Why do we need RAPTA?

There are many tools and approaches for adaptive management and systems analysis. Likewise, much effort is put into developing and applying the concepts of resilience and adaptation in a wide range of situations. However, different communities of practice define these concepts differently and employ different approaches, which can cause confusion for those seeking to apply the concepts to project development and implementation. There is a need for tools that bring together the concepts of resilience assessment with adaptation planning, and provide practical guidance to project developers.

Recognising this gap, the Scientific Technical and Advisory Panel of the Global Environment Facility (STAP) commissioned CSIRO to review and advise on leading practice methods for embedding resilience, adaptation pathways and transformation into the design of projects. The Resilience, Adaptation Pathways and Transformation Assessment (RAPTA) framework is the result of this commission.

RAPTA has been developed to bridge some of the divides between different tools and approaches to resilience, adaptation and transformation, and to support effective, durable planning by embedding these concepts at the heart of a project.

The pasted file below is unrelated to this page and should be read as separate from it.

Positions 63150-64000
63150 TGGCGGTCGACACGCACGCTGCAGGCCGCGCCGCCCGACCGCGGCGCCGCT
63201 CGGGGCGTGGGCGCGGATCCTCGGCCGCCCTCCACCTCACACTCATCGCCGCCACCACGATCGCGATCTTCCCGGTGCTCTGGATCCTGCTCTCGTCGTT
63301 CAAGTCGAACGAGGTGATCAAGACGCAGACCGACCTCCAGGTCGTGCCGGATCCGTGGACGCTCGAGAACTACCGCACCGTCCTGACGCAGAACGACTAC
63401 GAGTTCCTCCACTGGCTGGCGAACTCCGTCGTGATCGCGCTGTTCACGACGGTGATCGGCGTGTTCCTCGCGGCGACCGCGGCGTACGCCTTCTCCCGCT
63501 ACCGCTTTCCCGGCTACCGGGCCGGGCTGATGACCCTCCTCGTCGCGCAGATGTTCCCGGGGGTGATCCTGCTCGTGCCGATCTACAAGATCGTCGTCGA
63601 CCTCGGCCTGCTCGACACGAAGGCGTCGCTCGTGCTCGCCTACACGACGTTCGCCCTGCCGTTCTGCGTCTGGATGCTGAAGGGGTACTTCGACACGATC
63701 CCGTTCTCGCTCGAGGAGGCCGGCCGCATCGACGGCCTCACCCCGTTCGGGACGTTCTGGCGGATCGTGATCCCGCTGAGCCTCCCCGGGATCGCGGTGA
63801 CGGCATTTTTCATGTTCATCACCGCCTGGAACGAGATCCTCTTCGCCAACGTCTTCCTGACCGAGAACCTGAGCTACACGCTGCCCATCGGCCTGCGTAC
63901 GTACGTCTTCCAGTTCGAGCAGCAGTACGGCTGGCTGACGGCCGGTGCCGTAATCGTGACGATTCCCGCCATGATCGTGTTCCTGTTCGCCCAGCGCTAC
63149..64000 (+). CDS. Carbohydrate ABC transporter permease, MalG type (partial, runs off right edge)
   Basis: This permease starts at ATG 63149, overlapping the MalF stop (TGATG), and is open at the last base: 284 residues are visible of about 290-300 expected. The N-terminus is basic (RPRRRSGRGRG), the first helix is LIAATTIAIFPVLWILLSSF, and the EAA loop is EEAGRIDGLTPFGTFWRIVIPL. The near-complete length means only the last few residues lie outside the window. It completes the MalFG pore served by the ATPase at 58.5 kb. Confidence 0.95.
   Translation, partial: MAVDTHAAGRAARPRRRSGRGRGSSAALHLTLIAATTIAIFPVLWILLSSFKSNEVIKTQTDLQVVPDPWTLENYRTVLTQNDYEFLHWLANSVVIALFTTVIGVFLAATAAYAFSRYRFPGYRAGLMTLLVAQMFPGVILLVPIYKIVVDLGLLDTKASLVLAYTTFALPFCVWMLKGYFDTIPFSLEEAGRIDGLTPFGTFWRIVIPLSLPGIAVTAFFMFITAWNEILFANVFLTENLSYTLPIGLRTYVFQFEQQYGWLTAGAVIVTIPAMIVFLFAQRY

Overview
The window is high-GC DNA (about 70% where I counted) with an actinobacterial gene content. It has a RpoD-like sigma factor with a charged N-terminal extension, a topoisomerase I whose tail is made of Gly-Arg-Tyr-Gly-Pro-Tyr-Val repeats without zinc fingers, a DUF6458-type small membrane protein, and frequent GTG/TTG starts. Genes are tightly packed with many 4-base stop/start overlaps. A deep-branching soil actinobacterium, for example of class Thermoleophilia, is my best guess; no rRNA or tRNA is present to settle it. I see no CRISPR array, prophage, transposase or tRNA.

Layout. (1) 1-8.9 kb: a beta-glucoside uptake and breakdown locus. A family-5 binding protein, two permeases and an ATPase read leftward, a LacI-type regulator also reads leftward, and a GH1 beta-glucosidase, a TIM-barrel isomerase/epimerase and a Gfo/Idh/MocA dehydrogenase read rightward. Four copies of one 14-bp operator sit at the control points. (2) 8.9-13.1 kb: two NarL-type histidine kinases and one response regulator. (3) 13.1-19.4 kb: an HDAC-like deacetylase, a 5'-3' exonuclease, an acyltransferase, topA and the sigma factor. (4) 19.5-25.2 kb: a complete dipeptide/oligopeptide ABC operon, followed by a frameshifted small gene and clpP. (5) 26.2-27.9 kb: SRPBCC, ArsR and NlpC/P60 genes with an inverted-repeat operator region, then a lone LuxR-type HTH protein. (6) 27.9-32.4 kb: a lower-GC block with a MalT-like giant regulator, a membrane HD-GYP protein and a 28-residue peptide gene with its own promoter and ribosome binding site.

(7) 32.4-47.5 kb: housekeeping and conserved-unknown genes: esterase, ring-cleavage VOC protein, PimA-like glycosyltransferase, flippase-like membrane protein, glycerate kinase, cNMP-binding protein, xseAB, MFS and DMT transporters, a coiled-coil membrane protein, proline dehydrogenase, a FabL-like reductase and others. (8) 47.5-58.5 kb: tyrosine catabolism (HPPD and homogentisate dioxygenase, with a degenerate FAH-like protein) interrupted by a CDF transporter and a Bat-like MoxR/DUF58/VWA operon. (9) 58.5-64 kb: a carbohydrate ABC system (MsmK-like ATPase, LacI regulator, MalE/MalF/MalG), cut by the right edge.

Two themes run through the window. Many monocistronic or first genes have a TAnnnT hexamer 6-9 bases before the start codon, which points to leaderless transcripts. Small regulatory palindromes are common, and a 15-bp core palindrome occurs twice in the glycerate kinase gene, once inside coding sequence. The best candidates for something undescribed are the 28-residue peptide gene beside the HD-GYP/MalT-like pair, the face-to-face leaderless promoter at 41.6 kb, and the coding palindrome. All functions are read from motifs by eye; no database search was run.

RAPTA could help project design teams to:

  • determine if a project has any hope of achieving its stated objectives
  • increase the chances of success through a clearer understanding of the factors that control resilience. This
    • helps untangle the complexity, helps to focus on root causes, and assesses the likelihood of a community’s continued well-being despite shocks
    • supports intentional transition to desired systems
    • reduces the probability of unplanned transitions to undesired systems
    • distinguishes cases where transformational social–ecological change is needed from cases where smaller, incremental actions can suffice
  • determine where achieving the desired state is impossible or unrealistic with existing project resources.

RAPTA cannot deliver certainty about the future any more than existing project appraisal and design methods, but it has the potential to help projects to deliver better outcomes with greater certainty. It achieves this by helping planners, practitioners and communities build strategies that cope with risk, shock and uncertainty in projects. RAPTA is especially designed to support the active planning of pathways towards sustainable goals, and to embed the practices of learning and acting on that learning. It also reduces the risk of investing in support for livelihood systems that are likely to fail when shocks occur.